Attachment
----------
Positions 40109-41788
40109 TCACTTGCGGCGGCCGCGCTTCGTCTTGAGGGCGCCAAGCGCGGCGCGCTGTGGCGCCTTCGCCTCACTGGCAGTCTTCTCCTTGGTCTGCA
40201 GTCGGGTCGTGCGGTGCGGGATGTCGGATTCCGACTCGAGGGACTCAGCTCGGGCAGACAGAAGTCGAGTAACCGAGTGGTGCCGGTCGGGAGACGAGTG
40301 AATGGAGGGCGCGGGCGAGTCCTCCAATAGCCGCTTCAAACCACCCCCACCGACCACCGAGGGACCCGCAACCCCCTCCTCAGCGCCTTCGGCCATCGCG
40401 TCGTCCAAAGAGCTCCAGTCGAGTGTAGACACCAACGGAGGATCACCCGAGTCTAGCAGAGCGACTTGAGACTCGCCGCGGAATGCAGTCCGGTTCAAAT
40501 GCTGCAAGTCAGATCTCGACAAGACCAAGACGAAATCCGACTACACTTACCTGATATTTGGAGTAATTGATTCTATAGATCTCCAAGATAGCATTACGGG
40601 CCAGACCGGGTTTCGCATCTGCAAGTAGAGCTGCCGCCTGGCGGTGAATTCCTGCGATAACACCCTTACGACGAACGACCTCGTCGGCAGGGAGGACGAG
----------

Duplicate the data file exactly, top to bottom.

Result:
Positions 40109-41788
40109 TCACTTGCGGCGGCCGCGCTTCGTCTTGAGGGCGCCAAGCGCGGCGCGCTGTGGCGCCTTCGCCTCACTGGCAGTCTTCTCCTTGGTCTGCA
40201 GTCGGGTCGTGCGGTGCGGGATGTCGGATTCCGACTCGAGGGACTCAGCTCGGGCAGACAGAAGTCGAGTAACCGAGTGGTGCCGGTCGGGAGACGAGTG
40301 AATGGAGGGCGCGGGCGAGTCCTCCAATAGCCGCTTCAAACCACCCCCACCGACCACCGAGGGACCCGCAACCCCCTCCTCAGCGCCTTCGGCCATCGCG
40401 TCGTCCAAAGAGCTCCAGTCGAGTGTAGACACCAACGGAGGATCACCCGAGTCTAGCAGAGCGACTTGAGACTCGCCGCGGAATGCAGTCCGGTTCAAAT
40501 GCTGCAAGTCAGATCTCGACAAGACCAAGACGAAATCCGACTACACTTACCTGATATTTGGAGTAATTGATTCTATAGATCTCCAAGATAGCATTACGGG
40601 CCAGACCGGGTTTCGCATCTGCAAGTAGAGCTGCCGCCTGGCGGTGAATTCCTGCGATAACACCCTTACGACGAACGACCTCGTCGGCAGGGAGGACGAG